Cord Cutting, Cord Shaving, and Cable Gaming: How Consumers Save Money on Their Cable Bills

Cut the cord. Source: Flickr user Jason Rosenberg

Cord cutting is on the rise. According to a recent survey from DigitalSmiths, the percentage of consumers who cut ties with traditional pay-TV was 1.5% over the past 12 months. If people stick to their word (which, we must acknowledge, is highly unlikely), another 4.8% will cut the cord over the next six months.

Of course, cord cutting isn't the only way for consumers to save money on their cable bill -- which the same survey says is over $100 per month for nearly 60% of consumers. Some consumers are switching to a different pay-TV provider to take advantage of promotional sign-up offers. Others are simply cutting some services, such as DVR and premium networks. Let's look at the trends and see what they mean for pay-TV providers.

Switching providersSwitching providers is by far the most widely used strategy among consumers. The expansion of AT&T and Verizon into pay-TV has done wonders to combat the natural monopoly of cable-TV providers. It also keeps the satellite providers accountable. As a result, promotional offers from every pay-TV provider have gotten better and better.

Last year, DirecTV CEO Mike White said that aggressive promotions -- not cord cutting -- were the biggest reason for customer churn. Indeed, 7.7% of survey respondents reported switching providers in the past three months, an annual run rate of over 30% of subscribers. That's up from 5.7% of respondents a year ago.

More and more consumers are starting to take advantage of these heavy promotions, which could mean that every pay-TV provider will generate lower margins on its video service business. For most pay-TV providers, that's not a huge issue, since they also provide Internet service, which helps boost margins. The satellite companies, however, are missing out on the Internet service opportunity, which has led both to pursue mergers.

Cord shavingMany consumers have found ways to reduce their cable bills without completely abandoning their pay-TV providers. These customers are called cord shavers, and they come in a variety of flavors. The DigitalSmiths survey found that 18.2% of customers reduced their cable bill (including Internet and phone service) over the past 12 months. That number includes the 1.5% of respondents who said they cut the cord entirely.

Among the cord shavers, 44.1% said they dropped premium networks and 17.2% said they dropped premium sports packages. These numbers are aligned with the idea that people are taking advantage of promotional offers, which often include premium channels. DirecTV bundles a free year of its NFL Sunday Ticket but requires subscribers to pay for it in the second year of their contract.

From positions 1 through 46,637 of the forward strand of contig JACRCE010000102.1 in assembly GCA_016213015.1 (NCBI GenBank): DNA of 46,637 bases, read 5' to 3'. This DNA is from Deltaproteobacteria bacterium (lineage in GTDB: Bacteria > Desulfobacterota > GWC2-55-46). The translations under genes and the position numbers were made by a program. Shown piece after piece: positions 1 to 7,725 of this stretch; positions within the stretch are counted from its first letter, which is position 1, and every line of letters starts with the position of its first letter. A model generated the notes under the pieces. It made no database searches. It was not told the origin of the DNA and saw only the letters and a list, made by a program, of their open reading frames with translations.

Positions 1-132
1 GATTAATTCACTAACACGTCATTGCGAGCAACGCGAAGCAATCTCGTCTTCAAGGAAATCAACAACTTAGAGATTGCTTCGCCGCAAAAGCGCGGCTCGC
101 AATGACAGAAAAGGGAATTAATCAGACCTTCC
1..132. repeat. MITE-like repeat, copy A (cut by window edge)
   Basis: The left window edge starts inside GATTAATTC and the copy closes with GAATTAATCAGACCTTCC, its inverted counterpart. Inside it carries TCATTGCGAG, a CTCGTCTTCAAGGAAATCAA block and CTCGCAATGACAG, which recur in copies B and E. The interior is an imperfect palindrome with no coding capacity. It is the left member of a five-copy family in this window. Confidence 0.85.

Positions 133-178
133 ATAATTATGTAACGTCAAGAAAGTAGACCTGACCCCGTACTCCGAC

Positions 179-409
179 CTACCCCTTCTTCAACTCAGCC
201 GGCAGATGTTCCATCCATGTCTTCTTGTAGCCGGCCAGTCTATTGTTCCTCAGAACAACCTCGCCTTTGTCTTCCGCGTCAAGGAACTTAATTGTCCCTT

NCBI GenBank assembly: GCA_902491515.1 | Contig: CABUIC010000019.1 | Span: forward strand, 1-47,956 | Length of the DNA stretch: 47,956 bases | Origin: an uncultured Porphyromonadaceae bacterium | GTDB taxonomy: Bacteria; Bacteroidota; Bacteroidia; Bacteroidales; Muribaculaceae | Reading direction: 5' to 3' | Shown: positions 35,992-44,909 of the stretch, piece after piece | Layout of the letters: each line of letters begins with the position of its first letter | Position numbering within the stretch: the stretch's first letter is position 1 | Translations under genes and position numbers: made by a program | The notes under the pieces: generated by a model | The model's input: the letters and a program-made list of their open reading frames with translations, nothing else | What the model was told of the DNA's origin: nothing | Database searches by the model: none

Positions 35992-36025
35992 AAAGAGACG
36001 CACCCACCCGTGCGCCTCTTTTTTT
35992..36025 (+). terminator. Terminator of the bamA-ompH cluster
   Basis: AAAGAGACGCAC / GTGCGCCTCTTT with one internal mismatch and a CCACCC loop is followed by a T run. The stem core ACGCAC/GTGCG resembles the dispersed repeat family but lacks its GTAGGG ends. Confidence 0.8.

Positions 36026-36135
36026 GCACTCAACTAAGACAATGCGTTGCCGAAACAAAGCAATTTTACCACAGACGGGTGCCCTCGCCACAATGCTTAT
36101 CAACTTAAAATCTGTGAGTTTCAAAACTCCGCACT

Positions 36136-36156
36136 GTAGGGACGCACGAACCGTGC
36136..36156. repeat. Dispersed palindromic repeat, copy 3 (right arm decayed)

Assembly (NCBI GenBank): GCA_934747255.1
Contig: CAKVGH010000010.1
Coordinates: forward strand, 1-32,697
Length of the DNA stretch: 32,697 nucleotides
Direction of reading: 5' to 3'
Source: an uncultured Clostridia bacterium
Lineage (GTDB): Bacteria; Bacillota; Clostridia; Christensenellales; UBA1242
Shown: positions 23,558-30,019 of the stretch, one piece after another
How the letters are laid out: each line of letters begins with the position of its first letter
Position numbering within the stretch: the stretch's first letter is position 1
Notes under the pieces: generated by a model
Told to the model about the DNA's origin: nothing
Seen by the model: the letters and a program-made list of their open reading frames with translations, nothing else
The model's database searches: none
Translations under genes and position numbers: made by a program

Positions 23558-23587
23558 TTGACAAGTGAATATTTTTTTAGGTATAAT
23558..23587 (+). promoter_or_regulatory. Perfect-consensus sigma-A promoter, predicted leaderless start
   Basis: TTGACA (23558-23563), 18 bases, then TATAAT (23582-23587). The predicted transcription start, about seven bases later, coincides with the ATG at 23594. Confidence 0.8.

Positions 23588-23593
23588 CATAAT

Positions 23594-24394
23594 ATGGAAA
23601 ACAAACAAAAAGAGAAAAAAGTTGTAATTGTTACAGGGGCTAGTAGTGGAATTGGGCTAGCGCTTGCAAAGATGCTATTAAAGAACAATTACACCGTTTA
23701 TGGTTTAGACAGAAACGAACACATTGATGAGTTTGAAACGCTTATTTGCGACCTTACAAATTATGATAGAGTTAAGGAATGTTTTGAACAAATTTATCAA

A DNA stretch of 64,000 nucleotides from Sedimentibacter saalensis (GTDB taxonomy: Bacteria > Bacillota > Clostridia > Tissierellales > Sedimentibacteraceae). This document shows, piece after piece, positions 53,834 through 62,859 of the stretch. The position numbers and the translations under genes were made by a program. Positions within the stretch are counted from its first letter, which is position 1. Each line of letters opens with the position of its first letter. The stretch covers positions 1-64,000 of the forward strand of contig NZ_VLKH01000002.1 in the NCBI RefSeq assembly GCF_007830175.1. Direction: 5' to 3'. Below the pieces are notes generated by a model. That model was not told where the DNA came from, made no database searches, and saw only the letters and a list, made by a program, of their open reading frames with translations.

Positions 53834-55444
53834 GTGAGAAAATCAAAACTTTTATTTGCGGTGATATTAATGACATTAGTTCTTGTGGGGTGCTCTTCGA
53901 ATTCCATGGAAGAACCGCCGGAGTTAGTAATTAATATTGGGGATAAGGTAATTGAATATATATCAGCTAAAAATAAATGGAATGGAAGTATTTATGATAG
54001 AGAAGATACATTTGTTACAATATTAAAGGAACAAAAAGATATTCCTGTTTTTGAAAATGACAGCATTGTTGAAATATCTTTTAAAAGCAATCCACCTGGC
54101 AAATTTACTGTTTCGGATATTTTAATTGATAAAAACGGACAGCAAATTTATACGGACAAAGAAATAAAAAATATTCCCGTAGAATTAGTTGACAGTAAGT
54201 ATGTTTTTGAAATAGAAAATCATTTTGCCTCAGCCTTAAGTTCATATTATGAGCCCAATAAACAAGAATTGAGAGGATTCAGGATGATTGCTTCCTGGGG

More interesting is the number of consumers getting rid of bundled phone service (13.6%), cutting down on their Internet service (7.5%), and getting rid of DVRs (10.7%) and upgraded hardware (3.8%). Those are the areas where cable companies are able to make up for the lost margin from their promotional video services.

Keeping customers aroundThe biggest complaint from consumers unsatisfied with their cable service is that it's too difficult to find something to watch on TV. Of the 32.4% of respondents who said they're on the fence about switching, cutting, or shaving, 44% said they'd stick around if their provider would make it easier to find content. Several companies have revamped their set-top box and channel guide in recent years, but those are exactly the kinds of services customers are eschewing.

A huge number of customers are interested in building their own bundles. Consider that 81.6% of customers said they'd be interested in an a la carte offering, but the average amount they'd be willing to pay for a custom package was just $38 -- probably not enough to cover the cost of content. Besides, there are hurdles to overcome with content companies before a pick-and-pay or a la carte option is viable. Just ask Verizon.

While the looming threat of people cutting the cord is significant -- with 4.8% of consumers saying they plan to do so in the next six months -- it seems more difficult for consumers to follow through. After all, just 1.5% cut the cord over the previous 12 months. The real battle is with other pay-TV providers.

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